Thursday, May 31, 2018

Quick Hits: Volume CLXV

- With the Republican Party of Minnesota state convention set to kick off Friday in Duluth, the one gubernatorial candidate not attending is making some serious campaign news.

Former Minnesota Gov. Tim Pawlenty has selected current Lt. Gov. Michelle Fischbach as his lieutenant governor running mate for his bid to become Minnesota’s next governor and reclaim the seat for Republicans.

In picking Fischbach, Pawlenty can show not only a woman on his ticket, but a seasoned tactician with decades of experience in the Legislature.

I especially appreciated Fischbach's tenacity just ahead of this year's legislative session. Many DFLers insisted it was unconstitutional that Fischbach serve as both President of the Senate and lieutenant governor. There was even discussion of attempts to refuse to seat her in the Senate. In the end, Fischbach served in this session, resigned upon its completion and then was sworn in as LG. Many suspected that this move was an attempt to angle her way on to a GOP gubernatorial ticket. However, Fischbach confirmed at the news conference introducing her as Pawlenty's running mate that she accepted this invitation before resigning her Senate seat.

You wanna know how best to gauge what a solid pick this is for Pawlenty?

It's even more hilarious when you consider that many MNGOP convention delegates are labeling Pawlenty as a Republican in the motif of Arne Carlson.

- Smug progressive: "Can you believe Roseanne Barr could say such despicable things about another woman simply based on the pretense that they disagree politically?"

Sumg proggie "comedienne" Samantha Bee: "Hold my Molson."

- Yeah, so this sucks.

Minnesota Twins first baseman Joe Mauer has not been able to shake the concussion-like symptoms he has experienced since hurting his neck three weeks ago.

Mauer's return to the lineup hit another roadblock while working out Thursday before Minnesota's game against Cleveland, when continued sensitivity to light and noise while jogging around and fielding ground balls forced him to back off.

"We kind of got a better feel for where I'm at, and I'm not there yet," Mauer said.

The 35-year-old Mauer has also been dealing with a cervical strain resulting from a May 11 dive for a foul ball. He played for another week before departing midgame May 18 and being placed on the disabled list the following day.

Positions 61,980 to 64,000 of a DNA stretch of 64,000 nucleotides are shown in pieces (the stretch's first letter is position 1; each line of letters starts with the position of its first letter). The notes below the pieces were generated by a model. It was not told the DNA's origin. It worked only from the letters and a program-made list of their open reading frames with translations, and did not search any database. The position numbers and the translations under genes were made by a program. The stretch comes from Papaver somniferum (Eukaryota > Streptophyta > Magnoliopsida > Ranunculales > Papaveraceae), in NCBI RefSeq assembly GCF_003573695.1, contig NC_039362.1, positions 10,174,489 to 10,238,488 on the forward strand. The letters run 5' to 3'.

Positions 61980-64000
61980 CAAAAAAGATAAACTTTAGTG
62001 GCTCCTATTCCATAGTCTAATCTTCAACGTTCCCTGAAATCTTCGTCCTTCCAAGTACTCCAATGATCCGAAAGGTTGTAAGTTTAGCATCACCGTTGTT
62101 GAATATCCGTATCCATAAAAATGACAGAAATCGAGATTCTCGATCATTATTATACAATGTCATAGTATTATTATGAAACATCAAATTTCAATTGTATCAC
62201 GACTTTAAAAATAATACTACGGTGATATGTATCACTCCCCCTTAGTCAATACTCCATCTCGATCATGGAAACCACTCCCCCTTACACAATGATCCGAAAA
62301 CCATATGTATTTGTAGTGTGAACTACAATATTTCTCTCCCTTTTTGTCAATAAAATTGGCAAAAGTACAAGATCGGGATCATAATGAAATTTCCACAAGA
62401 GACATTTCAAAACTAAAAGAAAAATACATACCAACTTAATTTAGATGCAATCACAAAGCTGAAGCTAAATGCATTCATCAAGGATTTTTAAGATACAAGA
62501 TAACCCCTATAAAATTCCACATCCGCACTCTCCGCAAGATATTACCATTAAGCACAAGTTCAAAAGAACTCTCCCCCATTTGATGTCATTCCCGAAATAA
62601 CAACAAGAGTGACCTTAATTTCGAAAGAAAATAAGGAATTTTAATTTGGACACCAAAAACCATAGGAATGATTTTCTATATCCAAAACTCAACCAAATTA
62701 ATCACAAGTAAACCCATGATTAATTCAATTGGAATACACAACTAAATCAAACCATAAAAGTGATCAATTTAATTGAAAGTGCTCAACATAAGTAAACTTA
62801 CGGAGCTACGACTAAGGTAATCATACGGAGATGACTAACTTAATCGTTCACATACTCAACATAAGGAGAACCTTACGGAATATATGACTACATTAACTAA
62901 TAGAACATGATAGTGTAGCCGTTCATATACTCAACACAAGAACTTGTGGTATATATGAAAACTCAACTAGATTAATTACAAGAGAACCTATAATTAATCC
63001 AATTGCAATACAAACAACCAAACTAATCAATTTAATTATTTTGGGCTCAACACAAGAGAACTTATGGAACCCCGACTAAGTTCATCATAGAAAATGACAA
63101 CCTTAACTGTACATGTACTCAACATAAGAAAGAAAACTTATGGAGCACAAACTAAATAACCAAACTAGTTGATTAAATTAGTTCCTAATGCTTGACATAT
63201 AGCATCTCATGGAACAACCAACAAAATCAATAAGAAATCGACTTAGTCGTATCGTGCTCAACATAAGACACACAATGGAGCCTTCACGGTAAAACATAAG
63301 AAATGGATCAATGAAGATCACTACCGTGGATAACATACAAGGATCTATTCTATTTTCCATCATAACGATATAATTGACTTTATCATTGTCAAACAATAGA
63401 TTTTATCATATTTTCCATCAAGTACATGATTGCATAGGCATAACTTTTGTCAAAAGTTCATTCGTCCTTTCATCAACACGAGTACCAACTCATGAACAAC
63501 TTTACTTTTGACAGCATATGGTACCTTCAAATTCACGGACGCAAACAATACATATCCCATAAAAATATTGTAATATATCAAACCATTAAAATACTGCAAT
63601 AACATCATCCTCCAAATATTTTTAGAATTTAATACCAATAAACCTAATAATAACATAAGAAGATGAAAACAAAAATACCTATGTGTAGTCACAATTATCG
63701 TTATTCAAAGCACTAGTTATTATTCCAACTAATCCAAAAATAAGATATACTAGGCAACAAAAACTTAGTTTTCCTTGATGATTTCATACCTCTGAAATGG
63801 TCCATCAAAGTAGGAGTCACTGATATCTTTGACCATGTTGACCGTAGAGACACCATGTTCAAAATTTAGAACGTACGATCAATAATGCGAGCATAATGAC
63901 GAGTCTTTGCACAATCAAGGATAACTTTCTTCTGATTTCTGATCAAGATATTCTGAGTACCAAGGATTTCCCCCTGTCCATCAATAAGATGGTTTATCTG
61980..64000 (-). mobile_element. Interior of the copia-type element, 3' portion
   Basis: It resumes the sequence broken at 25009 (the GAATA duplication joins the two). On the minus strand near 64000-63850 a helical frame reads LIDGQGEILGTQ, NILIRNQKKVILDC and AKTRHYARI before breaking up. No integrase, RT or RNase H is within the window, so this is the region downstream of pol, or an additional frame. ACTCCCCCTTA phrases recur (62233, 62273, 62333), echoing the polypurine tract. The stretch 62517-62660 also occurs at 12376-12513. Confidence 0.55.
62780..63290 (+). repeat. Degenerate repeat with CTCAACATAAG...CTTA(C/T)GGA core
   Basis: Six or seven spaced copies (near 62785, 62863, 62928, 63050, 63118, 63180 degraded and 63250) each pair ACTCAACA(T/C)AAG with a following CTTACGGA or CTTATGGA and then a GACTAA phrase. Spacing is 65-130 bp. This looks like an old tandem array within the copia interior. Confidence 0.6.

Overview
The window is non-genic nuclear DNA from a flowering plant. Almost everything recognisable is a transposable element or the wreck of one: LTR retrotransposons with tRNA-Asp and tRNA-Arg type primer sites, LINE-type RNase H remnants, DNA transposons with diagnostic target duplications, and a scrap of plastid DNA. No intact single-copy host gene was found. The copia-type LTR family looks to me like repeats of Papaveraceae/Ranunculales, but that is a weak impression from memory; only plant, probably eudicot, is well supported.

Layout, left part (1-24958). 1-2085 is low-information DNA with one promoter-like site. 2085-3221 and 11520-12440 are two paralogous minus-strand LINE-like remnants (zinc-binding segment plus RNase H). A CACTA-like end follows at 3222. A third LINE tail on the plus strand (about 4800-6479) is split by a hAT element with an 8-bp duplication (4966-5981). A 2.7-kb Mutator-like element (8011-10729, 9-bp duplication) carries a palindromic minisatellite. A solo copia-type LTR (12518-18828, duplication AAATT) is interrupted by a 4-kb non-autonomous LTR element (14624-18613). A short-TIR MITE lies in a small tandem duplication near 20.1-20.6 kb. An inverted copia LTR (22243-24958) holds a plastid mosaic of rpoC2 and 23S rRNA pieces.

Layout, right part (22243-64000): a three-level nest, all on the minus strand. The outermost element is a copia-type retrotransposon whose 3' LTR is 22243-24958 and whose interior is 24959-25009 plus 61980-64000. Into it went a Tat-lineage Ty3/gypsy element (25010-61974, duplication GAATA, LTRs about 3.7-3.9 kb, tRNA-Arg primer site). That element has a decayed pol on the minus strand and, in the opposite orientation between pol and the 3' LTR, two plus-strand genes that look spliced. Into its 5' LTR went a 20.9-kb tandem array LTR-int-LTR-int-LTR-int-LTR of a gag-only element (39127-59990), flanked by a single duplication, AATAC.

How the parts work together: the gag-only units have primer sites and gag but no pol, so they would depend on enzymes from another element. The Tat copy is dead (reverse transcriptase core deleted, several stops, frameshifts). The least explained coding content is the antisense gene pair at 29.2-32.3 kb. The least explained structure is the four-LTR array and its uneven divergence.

After sustaining a concussion while playing catcher in 2013, it was decided that Mauer be moved to first base starting in 2014. While his production at the plate clearly waned over the next few seasons, Mauer worked to become a very good defensive first baseman. Then all of a sudden in 2017 he hit above .300 for the first time in three seasons and was off to a solid start to the 2018 campaign. Suddenly it appeared Mauer might be in line for a 1 or 2 year contract extension when his current 8-year deal expired at the end of this year, something which seemed far fetched just a couple of years earlier. But with this latest development, Mauer's career is very much in jeopardy should these latest symptoms persist.

How utterly depressing.


Tuesday, May 29, 2018


After a terrific 9-year run from 1988 thru 1997, the TV series Roseanne was rejuvenated this year. While I enjoyed the original inception of this show about a working-class Illinois family, I never once tuned in to the revival episodes.

From what I understand, the story lines often pitted the title character Roseanne Conner (played by series co-creator Roseanne Barr), an unabashed Donald Trump supporter, against her p***y hat wearing, Hillary Clinton supporting sister Jackie. This was quite a coup for ABC TV as it featured perhaps the only prime time TV show which wasn't built on the premise of verbally savaging Trump, much less having the main character laud him. And much like the initial run, the show enjoyed solid ratings. Heck, Trump himself even gave Barr kudos over the relaunch